When is a G-Body not a G-Body?

Why, when its an A-Body of course!

Yeah, I know.  There’s always that guy.  “BUT ITS AN A BODY NOT A G BODY.”

Look.  Here’s the deal.  From 1978-1981, GM actually did call our beloved cars by two names.  Sometimes 3 if you really want to get picky about it.  So, in this post, I’m going to try to break it down for you.

In 1982, the A designation was put on the brand new front wheel drive platform, and all remaining RWD models became G cars.  That’s cars like the Cutlass Ciera, Buick Century, and Chevy Celebrity.  Recognize any of those names? Yep, the Century and the Cutlass got appropriated!

The thing is, though, that even if it technically was an “A” instead of a “G”….   its really just the same thing.  The distinction was made to distinguish between model variants under the same marque.  They really are mostly identical.  Mostly.

Let’s get started.

Chevrolet/GMC

From what I can tell, ALL Chevrolet “G” bodies where actually A cars from 1978-1981.  The Monte Carlo bearing the “A-sp” or “A-special” label in 1981.  As far as I know this also applies to the GMC Caballero.

Buick

From 1978-1981, The red-headed stepchild Century and its longer-lasting partner the Regal were A body cars, with the Regal being called the “A-sp” or “A-special” in 1981.

Oldsmobile

As far as I know, the Olds Cutlass variants from 1978-1981 were really A cars.  No special here in 1981 (see image left)….

 

 

 

Pontiac

1976-1981 Pontiac Parts Manual Excerpt

From 1978-1981, the LeMans family was the A-body, and the Grand Prix was actually a G-body.  I suppose to continue the distinction from previous model years.  Sort of.  The Grand Prix gets called an “A” in several places as well.  Why they did this I literally have no clue.  Just to muddy the waters I suppose.

Wait, except like the Monte and Regal, in 1981 the Grand Prix designator was “A-sp” or “A-special.”  It’s true.  If you look in the body/service and parts manuals, this is how they’re listed.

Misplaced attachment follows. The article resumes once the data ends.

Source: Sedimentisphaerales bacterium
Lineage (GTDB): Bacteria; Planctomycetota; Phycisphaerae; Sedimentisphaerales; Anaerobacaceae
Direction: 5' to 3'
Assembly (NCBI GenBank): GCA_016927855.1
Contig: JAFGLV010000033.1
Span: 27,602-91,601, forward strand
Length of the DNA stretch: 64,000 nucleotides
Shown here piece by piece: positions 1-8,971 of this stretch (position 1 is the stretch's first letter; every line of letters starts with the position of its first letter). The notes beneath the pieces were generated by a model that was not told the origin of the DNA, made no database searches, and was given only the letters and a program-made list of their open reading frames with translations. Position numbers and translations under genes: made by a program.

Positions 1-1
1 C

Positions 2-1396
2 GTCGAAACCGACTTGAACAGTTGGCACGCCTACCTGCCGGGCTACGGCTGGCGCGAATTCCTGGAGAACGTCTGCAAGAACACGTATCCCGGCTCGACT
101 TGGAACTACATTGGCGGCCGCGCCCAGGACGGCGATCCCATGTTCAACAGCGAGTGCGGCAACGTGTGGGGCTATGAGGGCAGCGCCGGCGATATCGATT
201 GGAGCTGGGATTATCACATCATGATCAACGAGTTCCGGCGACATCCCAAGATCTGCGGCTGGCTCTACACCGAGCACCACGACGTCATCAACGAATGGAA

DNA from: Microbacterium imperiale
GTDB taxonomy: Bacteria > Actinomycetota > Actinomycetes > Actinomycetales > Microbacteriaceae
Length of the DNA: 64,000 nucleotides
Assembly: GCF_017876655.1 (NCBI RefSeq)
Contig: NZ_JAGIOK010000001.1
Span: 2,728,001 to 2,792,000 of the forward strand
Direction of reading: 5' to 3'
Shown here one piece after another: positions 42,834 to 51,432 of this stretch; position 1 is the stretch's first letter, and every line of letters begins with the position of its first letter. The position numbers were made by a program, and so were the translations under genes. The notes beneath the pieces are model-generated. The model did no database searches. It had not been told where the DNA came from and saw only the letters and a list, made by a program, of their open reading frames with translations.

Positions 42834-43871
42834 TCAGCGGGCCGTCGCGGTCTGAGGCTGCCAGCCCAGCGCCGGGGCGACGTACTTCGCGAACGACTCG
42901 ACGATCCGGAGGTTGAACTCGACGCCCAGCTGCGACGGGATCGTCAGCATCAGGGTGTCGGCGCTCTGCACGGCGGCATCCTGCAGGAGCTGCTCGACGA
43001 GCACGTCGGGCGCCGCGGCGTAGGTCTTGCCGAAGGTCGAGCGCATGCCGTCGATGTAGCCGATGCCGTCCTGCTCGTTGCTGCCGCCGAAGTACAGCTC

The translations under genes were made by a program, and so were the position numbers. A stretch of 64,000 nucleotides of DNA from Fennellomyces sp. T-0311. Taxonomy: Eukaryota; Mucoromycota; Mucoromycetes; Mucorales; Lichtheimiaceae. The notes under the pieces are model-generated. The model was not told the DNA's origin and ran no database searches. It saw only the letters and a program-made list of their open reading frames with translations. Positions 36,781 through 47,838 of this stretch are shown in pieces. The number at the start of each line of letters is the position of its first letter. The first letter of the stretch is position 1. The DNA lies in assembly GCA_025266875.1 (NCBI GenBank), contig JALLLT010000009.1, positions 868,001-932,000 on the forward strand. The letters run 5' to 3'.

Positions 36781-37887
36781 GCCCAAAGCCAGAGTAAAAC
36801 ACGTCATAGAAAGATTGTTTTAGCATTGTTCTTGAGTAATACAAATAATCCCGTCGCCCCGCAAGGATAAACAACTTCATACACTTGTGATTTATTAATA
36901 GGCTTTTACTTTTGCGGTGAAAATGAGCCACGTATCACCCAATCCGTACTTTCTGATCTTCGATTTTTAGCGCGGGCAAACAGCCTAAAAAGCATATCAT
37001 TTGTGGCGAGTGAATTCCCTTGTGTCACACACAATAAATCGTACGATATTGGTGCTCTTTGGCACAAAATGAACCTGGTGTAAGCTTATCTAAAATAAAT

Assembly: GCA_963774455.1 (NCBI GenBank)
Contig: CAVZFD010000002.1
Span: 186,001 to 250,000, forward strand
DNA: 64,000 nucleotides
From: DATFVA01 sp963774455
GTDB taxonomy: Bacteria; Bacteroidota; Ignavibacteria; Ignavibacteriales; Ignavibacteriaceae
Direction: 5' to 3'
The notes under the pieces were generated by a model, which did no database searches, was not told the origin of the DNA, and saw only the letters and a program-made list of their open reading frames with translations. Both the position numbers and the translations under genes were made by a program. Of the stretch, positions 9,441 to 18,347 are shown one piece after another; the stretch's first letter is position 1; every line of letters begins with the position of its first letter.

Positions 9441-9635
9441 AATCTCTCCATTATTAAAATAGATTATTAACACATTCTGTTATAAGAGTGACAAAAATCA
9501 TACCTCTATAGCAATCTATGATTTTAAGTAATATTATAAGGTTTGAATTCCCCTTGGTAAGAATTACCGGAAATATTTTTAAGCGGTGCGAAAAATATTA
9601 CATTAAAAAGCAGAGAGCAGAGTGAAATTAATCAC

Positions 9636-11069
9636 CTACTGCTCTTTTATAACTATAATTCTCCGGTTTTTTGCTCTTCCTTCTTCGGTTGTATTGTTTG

Also, in 1982, the Bonneville name switched from the big B-body car to the 4-door and wagon G-body variant.

I mean, if you REALLY want to get technical, back in 1969 Pontiac first used it on the new Grand Prix, and then in 1970 the Monte Carlo joined the platform until 1972.

 

 

I see far too often this topic come up, and people getting genuinely butthurt and being misinformed.  It’s not even worth getting upset about.  Yes your Malibu or LeMans might be an A body, but we still love you just the same.

Chrishttps://GBodyNation.com/
I've been in a G-Body in one way or another since they were new. I got my own '79 Cutlass in 1990, and have been a fanatic ever since. In 2005 I started GBodyForum, and now GBodyNation.

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4 COMMENTS

  1. I think the magazine is a great idea, I have a 79 Grand Lemans w/ a 455 bored 30 over,th400 behind and 3:73’s behind that. not too many of these around so as you can imagine parts are nearly impossible to find. if anyone out there has or knows where i can find anything for it, it would be greatly appreciated.

  2. I have a 1981 Chevy Elcamino and in need of a full steering column! What other car or truck I can just pull one out and mount in mind! Need help!

  3. So… I was searching to find if any other manufacturer had a “G Platform” (like both GM and Mopar have a “B Body”)
    when I found this and knew I had to know what was up.

    My question on this topic is:
    •Are the frames/chassis any different (actually/not-picking-nits/realistically/NOTABLY different)
    from say a ’78 Monte Carlo to an ’84 Monte Carlo?

  4. I thought LMC truck did El Camino parts-but they DO NOT…
    I had a paragraph about not remembering but I finally remembered!
    https://honestcharley.com/
    Check them out. They did some of the first Monte Carlo front end El Caminos I’d ever seen back in the early 2000’s- they used to have custom parts but I haven’t been to the site in several years, and since I’m guessing they don’t pay Google to brainwash you and make you buy stuff, I had to use my noggin to remember it!

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